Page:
Sunday, March 30, 2014

Sutter County Supervisors Mull Secession from California as Part of State of Jefferson

Following similar moves by more northerly counties, Sutter County, in north-central California, is expressing interest in joining a secession movement to create a separate State of Jefferson within the United States.  Late last year, the boards of supervisors of Siskiyou and Modoc counties, along the Oregon border, voted to secede, and three California counties—Glenn, Siskiyou, and Tehama—will have questions about secession on the ballot in June elections this year.  In Siskiyou, there will be a separate question about a vaguely defined “Republic of Jefferson,” which proponents claim is more an autonomous region than a move to declare independence from the U.S.

This map, showing one of many possible boundaries of a State of Jefferson,
counties with active formal explorations of joining are circled in red.
At a board of supervisors meeting on March 25th in Yuba City, the seat of Sutter County, Mark Baird of the Jefferson Declaration Committee made a presentation before the board on secession from “Southern California.”  Though a vote was not on the meeting’s agenda, that could occur at future meetings.  Each member of the board expressed support for the idea, however, and a vote could be held some time soon.  A reporter noted that there was not single expression of opposition to Jefferson statehood at the meeting, which also elicited public comments.

Mark Baird giving a State of Jefferson presentation
Originally a movement in 1941 to create a State of Jefferson from a cluster of adjacent California and Oregon counties where residents felt they were getting insufficient government services, the modern Jeffersonian movement is aligned with the Tea Party and aims for less government.  Environmental regulation, gun rights, and “rural values” figure prominently in Jeffersonian rhetoric.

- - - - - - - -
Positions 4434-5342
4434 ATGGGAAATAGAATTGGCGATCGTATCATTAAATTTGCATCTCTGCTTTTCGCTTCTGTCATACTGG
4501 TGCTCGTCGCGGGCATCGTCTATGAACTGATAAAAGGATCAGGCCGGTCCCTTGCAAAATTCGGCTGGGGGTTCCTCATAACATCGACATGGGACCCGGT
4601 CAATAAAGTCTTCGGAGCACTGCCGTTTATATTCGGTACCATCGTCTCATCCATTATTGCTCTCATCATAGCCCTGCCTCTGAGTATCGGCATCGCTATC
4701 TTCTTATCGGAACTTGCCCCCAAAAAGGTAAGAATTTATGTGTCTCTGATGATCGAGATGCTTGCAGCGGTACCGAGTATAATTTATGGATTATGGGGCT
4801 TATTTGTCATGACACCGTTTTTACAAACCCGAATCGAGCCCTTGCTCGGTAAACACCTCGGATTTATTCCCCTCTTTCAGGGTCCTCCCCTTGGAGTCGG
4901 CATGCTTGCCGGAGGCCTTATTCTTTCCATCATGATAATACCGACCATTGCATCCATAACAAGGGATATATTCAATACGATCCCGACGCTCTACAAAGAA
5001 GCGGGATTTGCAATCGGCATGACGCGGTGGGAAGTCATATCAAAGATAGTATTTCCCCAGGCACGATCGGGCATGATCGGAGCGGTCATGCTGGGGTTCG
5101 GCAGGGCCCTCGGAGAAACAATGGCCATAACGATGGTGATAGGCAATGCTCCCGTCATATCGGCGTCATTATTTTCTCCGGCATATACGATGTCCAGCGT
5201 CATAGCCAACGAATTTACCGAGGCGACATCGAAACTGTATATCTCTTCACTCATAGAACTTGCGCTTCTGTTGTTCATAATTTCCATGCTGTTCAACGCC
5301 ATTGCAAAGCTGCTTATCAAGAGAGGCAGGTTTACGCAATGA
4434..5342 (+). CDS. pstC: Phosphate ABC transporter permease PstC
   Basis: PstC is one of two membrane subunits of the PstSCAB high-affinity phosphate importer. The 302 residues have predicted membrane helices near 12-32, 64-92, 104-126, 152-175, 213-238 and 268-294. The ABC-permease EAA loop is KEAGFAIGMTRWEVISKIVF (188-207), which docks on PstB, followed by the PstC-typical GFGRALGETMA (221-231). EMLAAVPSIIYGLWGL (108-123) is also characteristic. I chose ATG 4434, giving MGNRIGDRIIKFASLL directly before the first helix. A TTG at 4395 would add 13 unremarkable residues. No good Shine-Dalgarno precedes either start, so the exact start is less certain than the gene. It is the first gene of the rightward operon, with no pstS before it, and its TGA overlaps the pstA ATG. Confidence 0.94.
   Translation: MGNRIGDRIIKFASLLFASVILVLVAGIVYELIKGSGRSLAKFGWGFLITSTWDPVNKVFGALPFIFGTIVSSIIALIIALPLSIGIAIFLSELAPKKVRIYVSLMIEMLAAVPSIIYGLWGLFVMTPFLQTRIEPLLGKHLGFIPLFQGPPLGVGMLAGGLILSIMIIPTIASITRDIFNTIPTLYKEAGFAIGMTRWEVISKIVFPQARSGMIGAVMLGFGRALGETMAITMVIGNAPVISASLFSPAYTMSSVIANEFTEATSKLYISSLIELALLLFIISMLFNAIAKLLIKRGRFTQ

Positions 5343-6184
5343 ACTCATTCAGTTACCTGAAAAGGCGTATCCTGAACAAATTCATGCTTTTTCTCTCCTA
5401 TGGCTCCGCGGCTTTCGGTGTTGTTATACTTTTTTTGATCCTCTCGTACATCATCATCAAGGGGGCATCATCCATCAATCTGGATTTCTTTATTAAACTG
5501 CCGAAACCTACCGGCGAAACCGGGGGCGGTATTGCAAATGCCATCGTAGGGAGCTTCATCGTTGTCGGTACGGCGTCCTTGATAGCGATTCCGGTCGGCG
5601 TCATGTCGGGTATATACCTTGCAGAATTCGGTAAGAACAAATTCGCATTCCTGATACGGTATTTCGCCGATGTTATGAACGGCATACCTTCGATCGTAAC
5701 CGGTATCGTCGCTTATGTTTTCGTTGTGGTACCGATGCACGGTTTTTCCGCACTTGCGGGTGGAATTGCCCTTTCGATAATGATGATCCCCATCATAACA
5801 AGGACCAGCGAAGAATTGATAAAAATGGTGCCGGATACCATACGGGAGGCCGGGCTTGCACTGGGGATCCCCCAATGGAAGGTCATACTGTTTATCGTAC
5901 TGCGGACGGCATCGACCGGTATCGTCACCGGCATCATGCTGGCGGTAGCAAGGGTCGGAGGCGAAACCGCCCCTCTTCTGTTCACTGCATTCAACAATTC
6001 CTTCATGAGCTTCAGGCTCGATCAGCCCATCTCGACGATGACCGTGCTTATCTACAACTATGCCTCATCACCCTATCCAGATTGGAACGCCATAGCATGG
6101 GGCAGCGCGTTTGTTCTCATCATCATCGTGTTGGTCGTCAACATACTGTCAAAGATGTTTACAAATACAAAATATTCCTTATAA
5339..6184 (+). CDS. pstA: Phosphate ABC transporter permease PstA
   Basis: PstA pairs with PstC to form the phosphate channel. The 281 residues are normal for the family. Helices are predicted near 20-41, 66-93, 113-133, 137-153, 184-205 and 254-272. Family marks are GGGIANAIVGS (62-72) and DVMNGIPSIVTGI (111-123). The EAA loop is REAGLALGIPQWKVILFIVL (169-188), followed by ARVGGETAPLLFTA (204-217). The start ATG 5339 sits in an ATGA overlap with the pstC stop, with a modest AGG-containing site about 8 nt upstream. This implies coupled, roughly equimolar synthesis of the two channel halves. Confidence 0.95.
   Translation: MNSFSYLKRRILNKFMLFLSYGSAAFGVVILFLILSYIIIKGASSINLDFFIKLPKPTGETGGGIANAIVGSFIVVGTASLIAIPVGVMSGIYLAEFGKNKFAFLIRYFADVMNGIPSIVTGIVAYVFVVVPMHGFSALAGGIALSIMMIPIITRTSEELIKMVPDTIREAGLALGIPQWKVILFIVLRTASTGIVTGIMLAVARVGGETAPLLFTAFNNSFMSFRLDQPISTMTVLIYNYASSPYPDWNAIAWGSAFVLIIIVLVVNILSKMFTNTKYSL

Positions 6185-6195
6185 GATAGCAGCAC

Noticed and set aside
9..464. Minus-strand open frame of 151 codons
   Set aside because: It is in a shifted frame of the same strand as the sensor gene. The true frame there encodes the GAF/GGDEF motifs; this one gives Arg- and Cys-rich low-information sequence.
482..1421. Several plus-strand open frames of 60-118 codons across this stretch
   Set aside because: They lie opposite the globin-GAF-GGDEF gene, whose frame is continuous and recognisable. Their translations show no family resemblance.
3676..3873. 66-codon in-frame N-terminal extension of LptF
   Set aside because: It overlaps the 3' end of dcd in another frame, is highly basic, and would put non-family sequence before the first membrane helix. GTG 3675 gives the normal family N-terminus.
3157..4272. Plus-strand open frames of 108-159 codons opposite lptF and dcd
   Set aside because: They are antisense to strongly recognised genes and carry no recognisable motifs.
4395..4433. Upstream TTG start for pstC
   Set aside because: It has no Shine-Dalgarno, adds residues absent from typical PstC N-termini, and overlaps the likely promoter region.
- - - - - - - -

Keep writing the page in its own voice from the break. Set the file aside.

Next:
Is this the right metaphor?
Isn’t toilet paper supposed to take crap?
One Sutter supervisor, James Gallagher, said, “I’m seeing a growing discontent.  We are not represented, and we don’t have the ability to govern ourselves.  They tell us how to run our communities and what our values are, and they are certainly not our values.”

The original State of Jefferson flag and seal
(before the recent addition of a Gadsden rattlesnake fondling an assault rifle)
Another supervisor, Ron Sullenger, was more blunt.  “They’re in control.  We’re about to re-elect Governor Jerry Brown,” he said, “and he’s an idiot as far as I’m concerned.  How far will they let us go before they threaten to put all of you in jail for wearing a [State of Jefferson] T-shirt?”

Sutter County supervisor Ron Sullenger taking the oath of office last year.
And no, I have no idea what’s up with that particular flag.
Are four-pointed stars a Jefferson thing?
Sutter County was formed in 1850 and is the site of some of the earliest Anglo settlement in the state.  It is named for John Augustus Sutter, an immigrant from Switzerland on whose property, Sutter’s Mill, at the site of modern Sacramento, gold was discovered in 1848, ushering in the California Gold Rush.

There is also emerging pro-Jefferson sentiment in Yuba County.

[For those who are wondering, yes, this blog is tied in with my forthcoming book, a sort of encyclopedic atlas to be published by Auslander and Fox under the title Let’s Split! A Complete Guide to Separatist Movements, Independence Struggles, Breakaway Republics, Rebel Provinces, Pseudostates, Puppet States, Tribal Fiefdoms, Micronations, and Do-It-Yourself Countries, from Chiapas to Chechnya and Tibet to Texas.  The book, which contains dozens of maps and over 500 flags, is now in the layout phase and should be on shelves, and available on Amazon, by early fall 2014.  I will be keeping readers posted of further publication news.  Meanwhile, please “like” the book (even though you haven’t read it yet) on Facebook.]

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